Building wealth is a marathon, not a sprint. Even if you’re sprinting to an early retirement, it’s still a marathon that will take you years to achieve your result. It’ll likely take you longer than any other period in your life (college, law school, etc.). To keep up the pace, financially successful people know that they need to sharpen the saw from time-to-time, whether that means “splurging” for a vacation or something else. In fact, as you become more attune to using money to purchase happiness, it becomes a necessity to spend your money for the maximum happiness. I’m hard-pressed to think of any Boglehead that didn’t get tired along the way. It’s impossible to only save money, so make sure that you’re also investing in yourself to keep the machine going on. You’re not going to achieve your long-term goals if you burn out after 3 years.
Habit 8: Don’t Reinvent the Wheel
The financial services industry has done a great job convincing you that investing is hard. Which investments should you make? Should you gamble on Bitcoin? Have we hit peak oil? How should you change your investments based on the most recent political changes? All of that is noise. Financially successful people have learned how to ignore it. They aren’t chasing last year’s yield or looking for the next Netflix. They’re simply following the same tried and true path walked by so many other millionaires. Because, why reinvent the wheel if you don’t need to? Nearly all lawyers will have a comfortable retirement if they save 20% of their income and invest in low-cost index funds (although if you want to retire early, you should be saving more).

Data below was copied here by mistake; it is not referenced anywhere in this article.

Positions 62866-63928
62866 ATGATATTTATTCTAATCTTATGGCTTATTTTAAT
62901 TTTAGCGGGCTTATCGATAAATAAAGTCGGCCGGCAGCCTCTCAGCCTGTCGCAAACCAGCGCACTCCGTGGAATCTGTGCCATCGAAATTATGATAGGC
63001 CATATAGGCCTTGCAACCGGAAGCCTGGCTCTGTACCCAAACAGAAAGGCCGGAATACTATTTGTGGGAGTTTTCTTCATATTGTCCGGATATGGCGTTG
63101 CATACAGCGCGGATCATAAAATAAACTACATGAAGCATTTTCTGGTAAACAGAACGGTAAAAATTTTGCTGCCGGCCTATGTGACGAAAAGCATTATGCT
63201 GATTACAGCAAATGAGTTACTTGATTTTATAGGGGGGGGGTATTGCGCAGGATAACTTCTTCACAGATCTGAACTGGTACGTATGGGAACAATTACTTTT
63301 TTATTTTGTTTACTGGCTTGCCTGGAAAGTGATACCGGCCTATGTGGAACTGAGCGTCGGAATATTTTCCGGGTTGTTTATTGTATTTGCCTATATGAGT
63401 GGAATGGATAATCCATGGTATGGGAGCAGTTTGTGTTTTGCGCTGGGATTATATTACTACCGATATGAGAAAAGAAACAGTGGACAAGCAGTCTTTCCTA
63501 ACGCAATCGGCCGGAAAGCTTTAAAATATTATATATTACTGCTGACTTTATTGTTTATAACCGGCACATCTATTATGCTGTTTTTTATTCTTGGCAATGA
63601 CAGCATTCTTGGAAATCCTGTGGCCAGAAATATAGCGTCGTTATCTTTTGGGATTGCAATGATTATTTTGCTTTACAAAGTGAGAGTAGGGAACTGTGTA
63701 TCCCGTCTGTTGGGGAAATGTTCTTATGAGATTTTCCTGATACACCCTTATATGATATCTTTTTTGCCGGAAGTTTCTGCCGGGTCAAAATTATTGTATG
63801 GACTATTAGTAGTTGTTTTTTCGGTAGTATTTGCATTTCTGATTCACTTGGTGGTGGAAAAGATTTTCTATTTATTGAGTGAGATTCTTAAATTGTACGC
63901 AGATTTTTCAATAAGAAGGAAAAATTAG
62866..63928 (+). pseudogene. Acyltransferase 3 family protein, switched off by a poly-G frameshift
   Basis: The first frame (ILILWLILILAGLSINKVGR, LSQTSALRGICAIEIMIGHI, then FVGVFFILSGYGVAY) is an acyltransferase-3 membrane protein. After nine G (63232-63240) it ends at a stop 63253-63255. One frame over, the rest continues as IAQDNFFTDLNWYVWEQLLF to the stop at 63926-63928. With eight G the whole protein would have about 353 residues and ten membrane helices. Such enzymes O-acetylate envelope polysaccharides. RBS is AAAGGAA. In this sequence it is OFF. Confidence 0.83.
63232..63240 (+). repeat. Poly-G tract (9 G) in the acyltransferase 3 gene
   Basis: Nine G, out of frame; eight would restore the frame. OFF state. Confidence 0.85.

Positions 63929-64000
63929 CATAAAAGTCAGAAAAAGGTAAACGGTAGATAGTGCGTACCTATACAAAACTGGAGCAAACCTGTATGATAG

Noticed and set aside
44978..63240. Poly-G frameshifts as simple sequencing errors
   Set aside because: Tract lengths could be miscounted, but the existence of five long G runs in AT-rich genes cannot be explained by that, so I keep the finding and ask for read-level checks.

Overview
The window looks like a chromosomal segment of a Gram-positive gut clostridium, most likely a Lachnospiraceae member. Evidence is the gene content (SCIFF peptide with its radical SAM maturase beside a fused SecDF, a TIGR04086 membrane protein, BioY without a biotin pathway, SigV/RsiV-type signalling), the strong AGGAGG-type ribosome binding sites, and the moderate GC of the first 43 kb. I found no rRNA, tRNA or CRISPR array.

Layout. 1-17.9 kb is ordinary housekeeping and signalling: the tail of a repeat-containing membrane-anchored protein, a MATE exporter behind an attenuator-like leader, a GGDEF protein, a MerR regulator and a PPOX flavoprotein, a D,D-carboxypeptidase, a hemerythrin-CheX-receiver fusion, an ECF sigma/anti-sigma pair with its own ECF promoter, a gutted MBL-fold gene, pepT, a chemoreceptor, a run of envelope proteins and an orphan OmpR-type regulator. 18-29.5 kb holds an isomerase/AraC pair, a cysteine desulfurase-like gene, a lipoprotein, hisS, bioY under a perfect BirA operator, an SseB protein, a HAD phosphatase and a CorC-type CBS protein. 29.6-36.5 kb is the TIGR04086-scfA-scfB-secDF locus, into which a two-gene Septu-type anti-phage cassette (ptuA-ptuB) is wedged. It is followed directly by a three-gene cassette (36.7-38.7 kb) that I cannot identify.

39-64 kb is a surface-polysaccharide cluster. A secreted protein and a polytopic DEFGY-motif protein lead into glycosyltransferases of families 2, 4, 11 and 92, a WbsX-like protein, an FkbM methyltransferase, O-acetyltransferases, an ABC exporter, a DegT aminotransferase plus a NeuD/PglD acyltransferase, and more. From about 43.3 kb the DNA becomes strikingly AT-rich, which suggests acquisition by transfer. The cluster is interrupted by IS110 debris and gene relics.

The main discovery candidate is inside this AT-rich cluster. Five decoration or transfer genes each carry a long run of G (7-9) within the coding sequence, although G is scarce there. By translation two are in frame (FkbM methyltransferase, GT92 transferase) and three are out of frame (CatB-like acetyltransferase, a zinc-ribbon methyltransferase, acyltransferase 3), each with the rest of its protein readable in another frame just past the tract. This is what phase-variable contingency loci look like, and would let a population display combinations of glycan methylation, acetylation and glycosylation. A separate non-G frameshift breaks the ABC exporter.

Habit 9: Average Savings Get Your Average Results